Example experiment: a third arm for a drum player, without plugging inside the brain, just by listening to electrical information on the skull. Next step: putting chips inside people's heads. Example application: telepathy (communication faster than speak). If we do this, we'll feel like it comes from our body. Thinking outsourced to the chip will actually feel like our own. It might be the same for feelings. They are sometimes biased. We could correct our feelings. It can make us reasonable and let us sleep at night because it's the right thing to do. But as a consequence, don't believe everything you think - it can come from the program.
The complete version of you is limited by your body. If we expend our machinery, we can extend how we think about it. Ex : a prosthetic hand that rotates 360° - the bearer can think about movements that are impossible for us. Plastic surgeons do that all the time, and patients see their new body as the actual body. Imagine if we could plug senses that animals have to our bodies (e.g. see at night like a bat).
We lived in a cave until now. The cave is in our head. The world is a lot more than what we can see. It's not science fiction. We can already download memory, have brain to brain communication, cure deafness. More than 100 people have chips in their brain to slow down Alzheimer's. VR is a good first step to train our brain to go beyond reality.
If we can cure blindness, we become gods. That's what we're playing at right now. It's like the mutations that occur with evolution, except we replace chance by intelligent design.
How about our perception of consciousness then? Neuroscientists haven't found it. You can take parts of the brains out, it's still there. Maybe it's just the sum of all parts. In that case, enhanced brains will bring to enhanced consciousness.
Q: A funny question is about the risk of having your brain hacked. Q: about aging. He says: as we live older, we'll want our brain to think straight, that's what drives research right now. Q: about Matrix: no, it's not possible to learn in an instant, but we can accelerate learning by using our brains processing power when we sleep.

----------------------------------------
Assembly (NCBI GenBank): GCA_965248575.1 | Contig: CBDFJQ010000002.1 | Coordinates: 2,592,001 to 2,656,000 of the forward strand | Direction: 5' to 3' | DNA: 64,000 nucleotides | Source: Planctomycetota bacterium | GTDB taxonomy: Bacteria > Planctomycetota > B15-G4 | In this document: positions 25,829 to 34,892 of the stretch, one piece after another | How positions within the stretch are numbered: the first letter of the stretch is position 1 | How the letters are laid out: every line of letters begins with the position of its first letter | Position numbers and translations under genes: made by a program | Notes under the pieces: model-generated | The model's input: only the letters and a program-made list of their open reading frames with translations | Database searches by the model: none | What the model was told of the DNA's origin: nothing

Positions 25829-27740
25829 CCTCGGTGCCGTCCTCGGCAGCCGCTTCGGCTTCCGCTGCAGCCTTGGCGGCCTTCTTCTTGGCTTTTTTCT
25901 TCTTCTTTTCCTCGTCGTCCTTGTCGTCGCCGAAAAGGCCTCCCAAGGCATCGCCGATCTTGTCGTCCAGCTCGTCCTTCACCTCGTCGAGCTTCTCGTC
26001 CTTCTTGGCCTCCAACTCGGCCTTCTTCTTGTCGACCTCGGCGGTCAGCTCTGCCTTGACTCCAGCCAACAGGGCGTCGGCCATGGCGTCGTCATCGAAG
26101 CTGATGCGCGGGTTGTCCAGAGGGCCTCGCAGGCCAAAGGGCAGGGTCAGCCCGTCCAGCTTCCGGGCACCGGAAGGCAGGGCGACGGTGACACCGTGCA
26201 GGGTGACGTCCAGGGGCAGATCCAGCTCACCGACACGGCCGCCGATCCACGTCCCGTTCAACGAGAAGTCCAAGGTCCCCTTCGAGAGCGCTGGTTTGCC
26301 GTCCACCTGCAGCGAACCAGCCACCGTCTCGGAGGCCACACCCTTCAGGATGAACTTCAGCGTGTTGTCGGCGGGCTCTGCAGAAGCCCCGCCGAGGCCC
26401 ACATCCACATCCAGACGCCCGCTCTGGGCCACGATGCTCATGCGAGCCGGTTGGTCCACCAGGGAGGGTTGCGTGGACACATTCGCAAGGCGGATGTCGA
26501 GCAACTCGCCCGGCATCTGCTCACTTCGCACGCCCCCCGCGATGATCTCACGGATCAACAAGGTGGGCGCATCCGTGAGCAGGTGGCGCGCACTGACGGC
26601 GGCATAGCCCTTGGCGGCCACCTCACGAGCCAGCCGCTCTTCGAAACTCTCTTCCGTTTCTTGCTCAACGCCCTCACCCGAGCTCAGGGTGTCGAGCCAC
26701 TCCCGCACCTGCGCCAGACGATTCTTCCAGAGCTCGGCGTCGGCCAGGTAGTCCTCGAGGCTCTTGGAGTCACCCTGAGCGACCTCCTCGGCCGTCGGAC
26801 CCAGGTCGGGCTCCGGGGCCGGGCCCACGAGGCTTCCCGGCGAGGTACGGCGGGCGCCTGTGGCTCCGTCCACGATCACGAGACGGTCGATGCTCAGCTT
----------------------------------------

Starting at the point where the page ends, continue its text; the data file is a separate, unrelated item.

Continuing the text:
The Future of Machine Intelligence, by Nick Bostrom
Categories: Prospective, AI
My take: A good introduction to the state of Artificial Intelligence, the recent progress due to deep learning, and the future implications of the advent of a superintelligence. Despite being a reference in the field of AI, I felt that Nick's talk lagged behind in terms of impact compared to an article by Tim Urban called The AI Revolution: Our Immortality or Extinction, which I highly recommend. Wait, did I mention Tim Urban again? And it's not finished.
My notes: The talk exposes the work of scientists about how technology can change the human condition. Until now, no apparent change to the rules of the game. Previous revolutions : Agriculture, Industry. AI could change the human condition just like them.
What is AI ? Not expert systems coded based on the knowledge of experts. These systems didn't scale to more general forms of intelligence. We now have AI that can describe an image, or create hallucinations, new pictures, style transfer. These can't be described by a set of rules. We can even generate videos: a horse turned into a zebra, or dreamed videos of beach. AIs can learn to play video games. Using reinforcement learning. Musical imagination. Current research: generalization (learning from 1 or 2 examples). Lots of excitement and progress in AI in general. There was a similar episode of excitement in the past, but expectations weren't met. Will this wave be similar and shall we face a setback ? Probably not this time: the technology is now good enough. Also, advances in hardware (specialized processing units). Note that the current wave really started when algorithms were run on GPUS.